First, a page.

Anacleto (Imanol Arias) is probably Spain's greatest secret agent, not that many in his native land are aware of the endeavours he undertakes for them. Currently he is in the Middle East, heading towards a high security prison where most of the evildoers he has come up against in his career have been incarcerated, but he is there to see one man: Vazquez (Carlos Areces), who he has always considered his greatest foe. However, when they meet again, face to face in the criminal's cell, Anacleto soon realises he has been duped as when he takes him out to the van for a transfer to a Spanish prison, two of Vazquez's henchmen mess up his plans and set their boss free to sin again...
To make matters worse, the mastermind has one thought uppermost in his mind, which is to not only kill Anacleto, but kill his son first to make his rival truly suffer. As if that were not complicated enough, the spy has been more or less estranged from his son since he left home, and now Adolfo (the unusually-named Quim Guttiérez) is a thirtysomething waster in a dead end job with a girlfriend, Katia (Alexandra Jiménez), who wishes to leave him for a more exciting existence as a care worker in India. Adolfo has nowhere to go but up from there, but has no idea about his father's double life (secret agent, see? Emphasis on "secret") until a Chinese martial artist appears.
In his apartment, that is, in the middle of the night as he sleeps on his beloved sofa having been kicked out of bed by Katia earlier on. As you may have guessed, this was a spoof of James Bond that contrasted the exotic spy business with the mundanity of a poor schlub who never thought he would make anything of his time on Earth and found it preferable to sit around watching movies and eating pizza instead. The film saw this as a call to action and determined to shake up its hero's days by planting him right in the middle of the sort of entertainment that he would much prefer to be watching instead of acting out as a participant, and there lay the source of the humour, such as it was.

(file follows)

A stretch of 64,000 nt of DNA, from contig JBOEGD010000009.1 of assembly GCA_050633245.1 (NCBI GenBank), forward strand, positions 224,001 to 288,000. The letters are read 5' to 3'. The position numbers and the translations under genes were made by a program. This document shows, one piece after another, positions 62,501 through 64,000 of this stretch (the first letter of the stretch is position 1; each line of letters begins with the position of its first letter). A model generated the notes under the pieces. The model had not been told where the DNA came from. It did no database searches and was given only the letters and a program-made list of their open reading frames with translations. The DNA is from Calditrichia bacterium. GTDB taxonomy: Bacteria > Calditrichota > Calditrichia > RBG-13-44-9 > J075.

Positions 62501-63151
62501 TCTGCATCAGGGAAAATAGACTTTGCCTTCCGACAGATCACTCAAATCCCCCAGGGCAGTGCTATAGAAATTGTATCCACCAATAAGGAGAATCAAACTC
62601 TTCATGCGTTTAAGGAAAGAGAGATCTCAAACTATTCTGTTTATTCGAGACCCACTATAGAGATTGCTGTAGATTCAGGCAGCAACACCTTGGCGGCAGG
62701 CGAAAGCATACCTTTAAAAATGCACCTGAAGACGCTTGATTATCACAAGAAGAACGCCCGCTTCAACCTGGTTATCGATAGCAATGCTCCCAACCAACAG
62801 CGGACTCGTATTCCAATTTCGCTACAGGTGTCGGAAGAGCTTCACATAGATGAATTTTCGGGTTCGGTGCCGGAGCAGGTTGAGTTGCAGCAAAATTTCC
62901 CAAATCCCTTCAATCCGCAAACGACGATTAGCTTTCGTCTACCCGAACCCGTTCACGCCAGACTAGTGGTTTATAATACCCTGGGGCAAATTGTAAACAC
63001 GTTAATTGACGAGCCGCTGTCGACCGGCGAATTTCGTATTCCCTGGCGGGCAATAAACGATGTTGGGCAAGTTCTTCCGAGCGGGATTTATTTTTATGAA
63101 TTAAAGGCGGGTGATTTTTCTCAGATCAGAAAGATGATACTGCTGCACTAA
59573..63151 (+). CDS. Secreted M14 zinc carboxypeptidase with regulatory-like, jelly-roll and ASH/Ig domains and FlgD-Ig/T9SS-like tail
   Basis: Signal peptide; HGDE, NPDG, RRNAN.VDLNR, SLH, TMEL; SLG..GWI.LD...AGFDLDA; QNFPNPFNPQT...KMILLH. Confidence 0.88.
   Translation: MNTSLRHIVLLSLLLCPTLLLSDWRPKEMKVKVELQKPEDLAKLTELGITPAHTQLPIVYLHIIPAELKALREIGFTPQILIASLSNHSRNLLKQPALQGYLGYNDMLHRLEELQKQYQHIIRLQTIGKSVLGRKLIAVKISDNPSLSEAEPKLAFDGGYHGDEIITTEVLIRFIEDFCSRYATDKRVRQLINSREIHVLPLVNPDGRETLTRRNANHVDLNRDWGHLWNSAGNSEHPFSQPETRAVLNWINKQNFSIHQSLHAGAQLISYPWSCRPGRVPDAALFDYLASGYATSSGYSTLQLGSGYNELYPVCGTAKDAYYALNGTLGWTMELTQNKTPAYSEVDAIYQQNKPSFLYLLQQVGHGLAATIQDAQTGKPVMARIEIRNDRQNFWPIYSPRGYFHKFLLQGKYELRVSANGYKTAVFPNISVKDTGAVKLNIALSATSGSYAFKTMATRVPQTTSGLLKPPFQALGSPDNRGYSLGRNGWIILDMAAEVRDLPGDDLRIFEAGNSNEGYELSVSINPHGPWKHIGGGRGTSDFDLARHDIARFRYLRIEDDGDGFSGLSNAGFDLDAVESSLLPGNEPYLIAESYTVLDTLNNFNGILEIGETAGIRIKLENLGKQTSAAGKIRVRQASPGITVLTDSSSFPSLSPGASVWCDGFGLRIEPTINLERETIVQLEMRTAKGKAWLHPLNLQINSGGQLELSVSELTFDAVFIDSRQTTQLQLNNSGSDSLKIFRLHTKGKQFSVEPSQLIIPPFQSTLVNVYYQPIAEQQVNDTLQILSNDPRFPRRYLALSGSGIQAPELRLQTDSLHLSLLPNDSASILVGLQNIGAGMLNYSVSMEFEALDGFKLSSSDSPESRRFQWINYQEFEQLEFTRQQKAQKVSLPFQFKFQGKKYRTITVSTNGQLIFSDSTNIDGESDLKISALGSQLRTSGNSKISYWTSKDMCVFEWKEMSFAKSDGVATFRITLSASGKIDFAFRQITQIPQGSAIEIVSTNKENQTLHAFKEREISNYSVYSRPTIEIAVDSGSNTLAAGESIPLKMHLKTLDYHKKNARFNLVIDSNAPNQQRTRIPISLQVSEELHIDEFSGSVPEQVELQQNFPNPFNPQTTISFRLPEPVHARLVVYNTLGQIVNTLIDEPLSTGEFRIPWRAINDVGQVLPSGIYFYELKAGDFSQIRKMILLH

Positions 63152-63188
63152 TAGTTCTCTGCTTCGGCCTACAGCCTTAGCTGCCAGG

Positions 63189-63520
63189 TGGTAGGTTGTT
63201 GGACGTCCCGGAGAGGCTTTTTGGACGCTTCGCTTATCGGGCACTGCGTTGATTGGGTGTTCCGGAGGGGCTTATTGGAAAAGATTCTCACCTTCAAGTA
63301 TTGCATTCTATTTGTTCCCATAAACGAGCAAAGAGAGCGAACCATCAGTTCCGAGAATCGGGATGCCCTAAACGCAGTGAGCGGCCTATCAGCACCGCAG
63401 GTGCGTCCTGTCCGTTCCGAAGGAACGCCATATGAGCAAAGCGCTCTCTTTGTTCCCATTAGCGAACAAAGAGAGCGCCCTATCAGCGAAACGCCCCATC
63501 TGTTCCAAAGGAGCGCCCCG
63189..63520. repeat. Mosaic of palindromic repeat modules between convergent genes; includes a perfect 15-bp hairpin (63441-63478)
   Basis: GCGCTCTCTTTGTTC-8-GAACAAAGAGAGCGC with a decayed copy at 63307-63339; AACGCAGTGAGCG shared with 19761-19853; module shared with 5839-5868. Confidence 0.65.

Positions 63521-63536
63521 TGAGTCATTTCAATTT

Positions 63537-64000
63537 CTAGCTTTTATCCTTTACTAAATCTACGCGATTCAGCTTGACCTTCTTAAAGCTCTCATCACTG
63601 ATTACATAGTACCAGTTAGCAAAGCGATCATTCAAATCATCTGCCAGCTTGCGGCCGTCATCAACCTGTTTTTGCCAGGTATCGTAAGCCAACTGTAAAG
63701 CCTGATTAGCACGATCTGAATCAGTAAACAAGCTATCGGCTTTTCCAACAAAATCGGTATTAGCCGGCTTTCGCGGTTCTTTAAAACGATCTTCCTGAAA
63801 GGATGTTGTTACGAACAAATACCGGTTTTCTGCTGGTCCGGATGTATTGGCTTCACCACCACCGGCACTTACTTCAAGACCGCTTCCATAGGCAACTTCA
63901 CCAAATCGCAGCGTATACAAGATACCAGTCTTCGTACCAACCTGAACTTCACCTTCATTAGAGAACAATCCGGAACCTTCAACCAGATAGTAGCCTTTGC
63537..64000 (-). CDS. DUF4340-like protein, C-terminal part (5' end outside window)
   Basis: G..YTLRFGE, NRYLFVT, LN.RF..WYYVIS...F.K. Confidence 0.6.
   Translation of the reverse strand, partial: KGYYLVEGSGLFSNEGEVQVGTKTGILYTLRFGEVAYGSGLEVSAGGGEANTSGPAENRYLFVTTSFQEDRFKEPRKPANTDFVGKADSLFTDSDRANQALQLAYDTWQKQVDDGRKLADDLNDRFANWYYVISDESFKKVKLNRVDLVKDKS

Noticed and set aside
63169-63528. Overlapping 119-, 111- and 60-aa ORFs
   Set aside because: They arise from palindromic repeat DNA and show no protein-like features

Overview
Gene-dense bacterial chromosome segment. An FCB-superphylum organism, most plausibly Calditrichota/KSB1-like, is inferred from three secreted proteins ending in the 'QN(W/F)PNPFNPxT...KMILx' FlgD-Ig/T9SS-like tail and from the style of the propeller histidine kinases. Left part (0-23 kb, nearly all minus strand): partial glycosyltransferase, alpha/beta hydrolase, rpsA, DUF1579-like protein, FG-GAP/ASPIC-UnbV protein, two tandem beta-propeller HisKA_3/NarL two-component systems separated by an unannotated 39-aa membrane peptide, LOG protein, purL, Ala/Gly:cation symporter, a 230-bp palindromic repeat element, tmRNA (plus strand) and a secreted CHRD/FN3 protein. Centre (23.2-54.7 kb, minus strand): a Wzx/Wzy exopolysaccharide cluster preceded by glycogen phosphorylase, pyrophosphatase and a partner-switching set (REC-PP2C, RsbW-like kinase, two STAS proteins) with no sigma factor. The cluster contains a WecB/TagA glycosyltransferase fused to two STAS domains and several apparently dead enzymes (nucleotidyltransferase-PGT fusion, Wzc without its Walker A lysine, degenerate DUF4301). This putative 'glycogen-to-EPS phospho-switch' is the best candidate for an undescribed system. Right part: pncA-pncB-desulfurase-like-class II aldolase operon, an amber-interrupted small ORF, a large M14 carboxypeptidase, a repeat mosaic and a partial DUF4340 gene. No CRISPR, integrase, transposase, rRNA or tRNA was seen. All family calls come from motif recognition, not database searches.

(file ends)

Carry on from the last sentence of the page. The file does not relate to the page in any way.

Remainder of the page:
Although this was familiar to anyone who had seen Sacha Baron Cohen's Grimsby which was made around the same time, this was less inclined towards the gross-out humour, though not entirely above it, it had to be noted: how funny you found a woman being stabbed in the eye was questionable, for example. But that was not to say there were no laughs, there were some smart lines ("Did Gandhi leave his boyfriend by the roadside?!") and a smattering of violent slapstick that tickled the funny bone, though it had to be said it was not absolutely hilarious in the way that the Jean DujardinO.S.S. 117 parodies were. Not far off, though, and once father and son had teamed up there was a not half bad thriller plot to be appreciated, albeit not on the budget of something like the Bond it sent up.
In fact, the Anacleto character was about as old as 007, for he had been created as a comic strip by Manuel Vázquez (yes, he named his protagonist's arch-enemy after himself) and had proved extremely popular in Spain as he highlighted all the absurdities of the spy genre. Surprisingly, this was the first time since the strip's inception that there had been a screen adaptation of the material, as not even in the heyday of the Eurospy movie back in the sixties was there any move to create a spin-off. This managed to do Anacleto justice to an extent, though it was plain to see that the inclusion of a hitherto unmentioned son was a try at updating it with a more modern awareness than the straightforward espionage lampoon the original had been, and what eventually happens to the ageing hero was perhaps shooting itself in the foot if it wanted to create a faithful franchise out of this. The worries over children letting down parents and vice versa added a little depth but might not have been necessary anyway. Still, a perfectly reasonable effort. Music by Javier Rodero.